#14 | Autumn, Sorghum, and Agua de Tamarindo

Autumn is here and sorghum, that least mentioned of crops, is the star of the show at next weekend’s Rio Grande Community Farm Maize Maze in Albuquerque, which is, in fact, a sorghum maze. Only the oldest among us might remember firsthand that we once made our own sugar and brooms here in New Mexico from this corn-like grass, which is native to Africa and well adapted to droughty soils and early freezes, until cheaper sugar and plastic brooms took over. 

It took a village. “The old mielero [press] was made of vigas and whole pine trees, and the night for the making of sorghum was the occasion for a party for all the neighbors,” an observer in 1938 remarked, describing the process of making sorghum molasses in northern New Mexico. “The people danced all night, and the women made empanaditas and bischotos, and all stayed until dawn when everyone took a share of the sorghum and returned home.”

There won’t be a sorghum press at the maze, but with live music, food trucks, a beer garden, cider pressing, and lots more, it seems a bit of that spirit will be.  

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Delicious Things

Agua de tamarindo is one of our very favorite aguas frescas. We love the marriage of the tart and the sweet, the earthy color, the sediment that collects in the bottom of the glass. The Sombrero at Dry Point Distillers in Las Cruces is the adult beverage version of this refreshing drink: the lime rounds out the sour, and chile salt evokes the chile tamarind candies we used to buy in Mexico. It was a fitting farewell to summer.

Entrances & Exits

Master distiller Caley Shoemaker, formerly of Hangar 1, is bringing her alchemy to the Santa Fe Railyard; Altar Spirits promises to open its doors this fall, which means soon.

Hot pot is a rare find in New Mexico, so we are excited to check out Zu Hot Pot, which recently opened on Juan Tabo in Albuquerque. 

In case you missed it: Ale Republic Brewery is now Rumor Brewing Company. They’re still in the East Mountains. And they still serve pizza (not to be confused with the pizza at Rumor Pizza down on Mountain) and the rumor around the office is that it’s done quite well. 

It has been nearly a year since Meraki Coffee + Market first opened its large garage doors in northeast Albuquerque, but we finally stopped into the airy bakery and café for a Meraki Burger. They share a kitchen with Mykonos Café, which is hardly new, so you don’t have to travel too far if you need to follow up your burger with some baklava.

The Paleta Bar’s newest store in Española is selling green chile paletas. This growing franchise is headquartered in Albuquerque, with stores across the Southwest (and one in Florida).

We are sad to report that Tio David’s Peruvian Flavor has closed. As we shared in August, the restaurant’s namesake, David Guillermo Diaz Marini, passed away in June. He and his cooking, as well as this Nob Hill restaurant, will be widely missed. 

Pop-Ups & Festivals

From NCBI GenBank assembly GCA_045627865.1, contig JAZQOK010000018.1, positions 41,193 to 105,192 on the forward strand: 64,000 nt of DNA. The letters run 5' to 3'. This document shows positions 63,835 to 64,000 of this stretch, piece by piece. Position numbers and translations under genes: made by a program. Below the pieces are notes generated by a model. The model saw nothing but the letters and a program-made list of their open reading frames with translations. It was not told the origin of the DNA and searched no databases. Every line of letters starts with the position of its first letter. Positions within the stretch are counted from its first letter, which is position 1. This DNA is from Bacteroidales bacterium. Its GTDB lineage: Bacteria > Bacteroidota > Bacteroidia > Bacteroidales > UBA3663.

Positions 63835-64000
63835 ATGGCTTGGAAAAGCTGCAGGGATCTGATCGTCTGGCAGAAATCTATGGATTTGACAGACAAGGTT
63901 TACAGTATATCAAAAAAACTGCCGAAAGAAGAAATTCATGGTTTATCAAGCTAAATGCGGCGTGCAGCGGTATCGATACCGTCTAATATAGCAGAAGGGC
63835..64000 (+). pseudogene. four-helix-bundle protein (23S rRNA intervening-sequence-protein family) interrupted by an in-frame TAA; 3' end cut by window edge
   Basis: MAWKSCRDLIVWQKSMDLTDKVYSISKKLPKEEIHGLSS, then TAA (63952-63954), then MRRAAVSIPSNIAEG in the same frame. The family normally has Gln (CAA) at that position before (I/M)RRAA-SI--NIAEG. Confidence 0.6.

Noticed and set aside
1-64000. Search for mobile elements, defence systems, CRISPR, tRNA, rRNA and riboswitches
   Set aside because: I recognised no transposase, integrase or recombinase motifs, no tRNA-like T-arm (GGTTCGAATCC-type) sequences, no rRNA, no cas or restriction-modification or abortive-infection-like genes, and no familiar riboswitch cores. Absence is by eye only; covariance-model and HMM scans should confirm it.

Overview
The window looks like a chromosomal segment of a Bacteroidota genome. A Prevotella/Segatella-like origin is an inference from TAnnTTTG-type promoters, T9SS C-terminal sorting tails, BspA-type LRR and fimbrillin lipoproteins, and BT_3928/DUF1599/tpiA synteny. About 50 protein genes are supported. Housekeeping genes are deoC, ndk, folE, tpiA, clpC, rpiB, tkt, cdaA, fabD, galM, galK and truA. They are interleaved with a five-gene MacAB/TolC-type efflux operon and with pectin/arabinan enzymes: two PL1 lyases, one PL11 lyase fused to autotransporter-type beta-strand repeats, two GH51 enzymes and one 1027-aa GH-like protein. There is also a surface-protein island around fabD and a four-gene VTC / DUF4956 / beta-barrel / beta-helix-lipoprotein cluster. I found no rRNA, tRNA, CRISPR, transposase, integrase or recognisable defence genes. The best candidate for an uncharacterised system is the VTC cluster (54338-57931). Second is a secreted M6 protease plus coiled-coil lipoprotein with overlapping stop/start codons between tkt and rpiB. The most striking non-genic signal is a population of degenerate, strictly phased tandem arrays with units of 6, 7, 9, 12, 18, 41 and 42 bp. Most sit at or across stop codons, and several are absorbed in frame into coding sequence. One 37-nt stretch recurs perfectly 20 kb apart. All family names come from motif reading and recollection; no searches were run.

Tonight! Celebrate twenty-five years of the Downtown Growers’ Market with farm-focused food by Tuerta and superb brews at Gravity Bound Brewing in Albuquerque. 

Today and tomorrow, from 10 am to 5 pm: Vegan tacos and “New Mexican style BBQ” will be served from trucks in the parking lot of the Galisteo Community Center at the 33rd Annual Galisteo Studio Tour.

Costumes are encouraged at the Halloween Bash edition of the Plant Powered Pop Up Market at the ABQ Collective from 6 to 10 pm on Saturday, October 23. There will be lots of food, including Navajo tacos and dessert fry bread from the REZtaurant. 

And while you’re costumed, there’s a free fashion show at noon on October 23 at Albuquerque’s Tiguex Park. Food trucks and live music, a food drive, and a raffle with 100 percent of proceeds going to Casa Q are also part of the festivities.

Santa Fe film historian Jeff Berg is exploring the history of Native representation in film in two upcoming talks at The Guild in Albuquerque. On October 23, featured film clips will draw from the once-entrenched Hollywood practice of casting non-Natives as Natives; part 2, on October 24, will showcase Native actors and actresses playing Native characters. Clips dating from as far back as 1897—when the very first film made in New Mexico was shot at Isleta Pueblo—will be screened. On the menu: popcorn. 

Friday, November 19, Kin at Castañeda in Las Vegas is hosting A Night of Tapas y Flamenco. Eight courses, from membrillo to chocolate. 

Planning to dine out for Thanksgiving? Sassella in Santa Fe is already accepting reservations, and wherever you’re inclined to dine, now is the time to consider making yours.


“Who Does the Dishes on Top Chef?” As Tarpley Hitt astutely observes for Gawker, a crucial feature of dishes is that after you use them, they are dirty. And another crucial feature is that when food is prepared onscreen, the washing of dishes rarely follows (unless you count the strange dishwasher-loading-contest scene in Rachel Getting Married). As for Top Chef, the more interesting sequel to this question might be Where do Top Chef dishwashers end up? 

“There’s a big difference in feeding people who are hungry versus feeding people who are bored.” So tells an insider to Candolin Cook in our Movie Issue, where she dishes on eating—and cooking—behind the scenes of local film production. 

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